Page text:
I was not only heat-exhausted, but I still had more than a day and a half of brutal ascent ahead of me. This time I played it safe. We decided to stop and camp one hour ahead of our schedule. I ate and got some good sleep, but the next day after hiking for an hour to the next waypoint, I understood that heat exhaustion was not behind me. I could feel that I had developed a sensitivity to heat stress. I would sweat and get tired more than usual, and in general, be more prone to the symptoms. With a heavy heart, I decided to take one more day off and strip at least 4-5 kilos from my backpack. Fortunately, that did the trick, and we eventually managed to step on the imposing Plateau of the Muses.  

My previous experience had surely helped me avoid the worst.  

In both cases, the single most important factor was that I was not alone. If hyperthermia can happen to seasoned hikers and professional athletes, then it can strike anyone. And, no, hiking along the coastline is not safer. Sometimes the Greek terrain is so barren that you cannot find a tree to rest under its shade for kilometers. Last but not least, some factors work against you from the get-go: Obesity, poor physical condition, having consumed even a small amount of alcohol, having a hungover from the previous day, having spent the previous days outside in high temperatures, being on antihistamines or other medication.  

How to Prepare for hot climates  

What to avoid  

  • Going out alone. That’s the most common mistake of people who died from hyperthermia.  
  • Walking during a hot day. A hot day for me may be different to what is a hot day for you. A 20km hike at 25°C is entirely different than at 35°C.  
  • Dress properly with light fabrics and cover your head. An umbrella might not be a bad idea either if you plan to spend some serious time outside.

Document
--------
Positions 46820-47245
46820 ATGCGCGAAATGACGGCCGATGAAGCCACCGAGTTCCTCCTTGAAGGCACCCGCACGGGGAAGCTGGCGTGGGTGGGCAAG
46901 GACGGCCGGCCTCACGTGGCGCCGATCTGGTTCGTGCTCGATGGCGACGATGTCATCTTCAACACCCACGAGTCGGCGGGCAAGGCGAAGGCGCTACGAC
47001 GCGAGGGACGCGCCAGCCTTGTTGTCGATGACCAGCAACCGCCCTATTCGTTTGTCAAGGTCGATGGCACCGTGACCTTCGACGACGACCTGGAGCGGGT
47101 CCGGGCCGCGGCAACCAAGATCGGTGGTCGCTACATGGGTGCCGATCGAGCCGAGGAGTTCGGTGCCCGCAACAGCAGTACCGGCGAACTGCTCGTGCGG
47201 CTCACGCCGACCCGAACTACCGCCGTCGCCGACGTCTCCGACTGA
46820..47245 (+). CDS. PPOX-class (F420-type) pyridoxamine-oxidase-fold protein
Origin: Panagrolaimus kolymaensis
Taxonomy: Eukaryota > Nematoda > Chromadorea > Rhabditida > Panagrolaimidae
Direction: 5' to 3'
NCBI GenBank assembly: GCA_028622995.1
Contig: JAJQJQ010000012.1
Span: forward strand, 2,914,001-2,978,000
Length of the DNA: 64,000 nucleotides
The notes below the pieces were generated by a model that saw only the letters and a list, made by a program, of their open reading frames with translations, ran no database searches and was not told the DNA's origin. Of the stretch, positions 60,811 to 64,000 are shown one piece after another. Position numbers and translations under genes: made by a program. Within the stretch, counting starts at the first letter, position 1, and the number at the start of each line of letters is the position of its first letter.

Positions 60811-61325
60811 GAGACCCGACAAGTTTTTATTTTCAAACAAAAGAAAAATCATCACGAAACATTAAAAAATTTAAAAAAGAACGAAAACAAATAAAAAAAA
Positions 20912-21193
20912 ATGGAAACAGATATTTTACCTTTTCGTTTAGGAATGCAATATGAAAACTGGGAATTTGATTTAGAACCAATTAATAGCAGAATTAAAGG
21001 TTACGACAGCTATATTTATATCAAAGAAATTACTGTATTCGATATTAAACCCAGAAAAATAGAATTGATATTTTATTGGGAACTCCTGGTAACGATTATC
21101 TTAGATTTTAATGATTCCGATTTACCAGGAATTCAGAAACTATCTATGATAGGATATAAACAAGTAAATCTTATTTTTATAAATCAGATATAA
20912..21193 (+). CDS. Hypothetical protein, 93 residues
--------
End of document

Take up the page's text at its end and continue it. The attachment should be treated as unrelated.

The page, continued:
• Leave a big margin for things to go wrong, like inaccurate forecasts, sickness, or even a broken bottle of water (it happened to me once).  
  • Let people know of your plans. Tell a friend or relative when and where you are going, so they can check on you by the end of the day.  
  • Start earlier. Try not to hike between 12:00 and 15:00. Having said that, during heatwaves, in countries like Greece you may encounter afternoon temperatures ranging way above thirty (86°F) and lots of humidity even after 6 pm.   
  • High humidity levels can make a huge difference and should always be taken into consideration since they prevent your body sweat from evaporating adequately to keep your temperature down.  


This is a complicated subject, and trying to acclimatize doesn’t come without shortcomings. According to studies, acclimatization in hot environments starts to take effect after a week and needs two weeks for aerobic performance optimization, which makes it impossible for short-term visitors to accomplish. To make things worse, the first days of experiencing a hot climate can actually cause accumulated fatigue and make you more sensitive to heat stress. If you are going on a summer hike, it may not be a bad idea to take the previous day off and stay in the shade.